Susan was my boss before she was my girlfriend, and in that sense, I owe her a very special debt of gratitude.  In 1982, she was the first person to hire me as a professional writer and she was the first person to show me my own skills as a writer.  Susan was a PhD-holding, mature professional woman when I met her and she introduced me to a world I didn’t know existed.  How I loved the conversations we had soaring into the heavens of intellectual discourse.  It fed me in the exact same way my own Mother’s home cooking fed me; deeply nurturing and life-saving.

She loaned me the money so I could attend my first professional meeting where I had a paper accepted for presentation.  For that matter, she was the one who helped me get that paper accepted for presentation.  And from that meeting came my first job offers as a professional writer.  What a generous woman she is!  I only worked for her for 18 months, but our friendship perseveres for all these years.

We attended many professional meetings together after that first one.  I hired her to teach and consult at the company where I was working.  And after I completed my first PhD, she hired me to teach and consult at Los Alamos National Lab where she was working as the Director of Professional Communication.  But always it was the thought provoking encouragement and sharing that kept me so eager for her company.  She has been a role model to me in so many ways; as a strong, independent woman, as a teacher, as a hostess, as a kind friend, as a widow bearing up through untold sorrow.  She attended my Croning ceremony in 2007 and whispered her words of wisdom to me along with my other dear girlfriends.  I performed a wedding ceremony for her and her third husband.  And now I hold her in my heart as she has become a widow again.  I love her so and can’t imagine my life without her.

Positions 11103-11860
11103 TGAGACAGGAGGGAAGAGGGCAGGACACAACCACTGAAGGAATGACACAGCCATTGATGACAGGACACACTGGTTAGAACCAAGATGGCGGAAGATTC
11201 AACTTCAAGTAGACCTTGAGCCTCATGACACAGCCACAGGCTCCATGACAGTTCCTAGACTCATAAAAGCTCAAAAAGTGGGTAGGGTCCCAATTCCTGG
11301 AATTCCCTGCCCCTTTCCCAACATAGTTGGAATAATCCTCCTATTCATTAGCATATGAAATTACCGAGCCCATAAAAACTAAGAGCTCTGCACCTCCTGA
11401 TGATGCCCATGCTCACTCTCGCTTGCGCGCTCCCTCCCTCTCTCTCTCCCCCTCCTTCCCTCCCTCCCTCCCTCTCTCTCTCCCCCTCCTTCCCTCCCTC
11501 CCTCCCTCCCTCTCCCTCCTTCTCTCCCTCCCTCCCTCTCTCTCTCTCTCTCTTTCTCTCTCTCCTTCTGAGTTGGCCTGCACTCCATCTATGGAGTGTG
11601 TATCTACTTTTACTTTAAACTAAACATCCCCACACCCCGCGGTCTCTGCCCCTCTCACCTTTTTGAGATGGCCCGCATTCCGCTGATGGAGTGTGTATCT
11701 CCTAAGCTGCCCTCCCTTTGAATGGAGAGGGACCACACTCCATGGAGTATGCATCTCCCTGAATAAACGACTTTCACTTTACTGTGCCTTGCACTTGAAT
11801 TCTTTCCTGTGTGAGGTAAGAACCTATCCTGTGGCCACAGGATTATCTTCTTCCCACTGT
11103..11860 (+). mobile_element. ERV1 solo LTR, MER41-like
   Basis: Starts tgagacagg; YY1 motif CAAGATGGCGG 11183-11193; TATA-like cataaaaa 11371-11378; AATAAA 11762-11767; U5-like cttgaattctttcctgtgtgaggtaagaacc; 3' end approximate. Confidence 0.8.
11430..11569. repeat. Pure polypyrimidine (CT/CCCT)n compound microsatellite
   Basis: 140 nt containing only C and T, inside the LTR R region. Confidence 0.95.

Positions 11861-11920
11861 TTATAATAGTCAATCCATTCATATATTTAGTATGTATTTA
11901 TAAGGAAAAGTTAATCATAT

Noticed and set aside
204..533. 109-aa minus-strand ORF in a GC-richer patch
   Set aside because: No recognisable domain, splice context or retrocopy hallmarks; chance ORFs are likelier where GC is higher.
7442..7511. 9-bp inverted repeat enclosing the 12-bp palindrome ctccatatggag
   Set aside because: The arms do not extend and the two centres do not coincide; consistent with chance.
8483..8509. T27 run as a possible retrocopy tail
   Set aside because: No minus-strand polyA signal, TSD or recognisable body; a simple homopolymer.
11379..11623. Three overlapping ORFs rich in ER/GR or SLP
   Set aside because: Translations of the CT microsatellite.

Pat and I met in 1983 at work.  She was managing an editorial group and I was a writer. She was newly widowed and I was newly married.  It doesn’t seem like we would have had much in common but we hit it off and stayed friends until her death last Fall.  I left that job in 1994 and Pat had left the company several years earlier but it wasn’t the job that kept us together.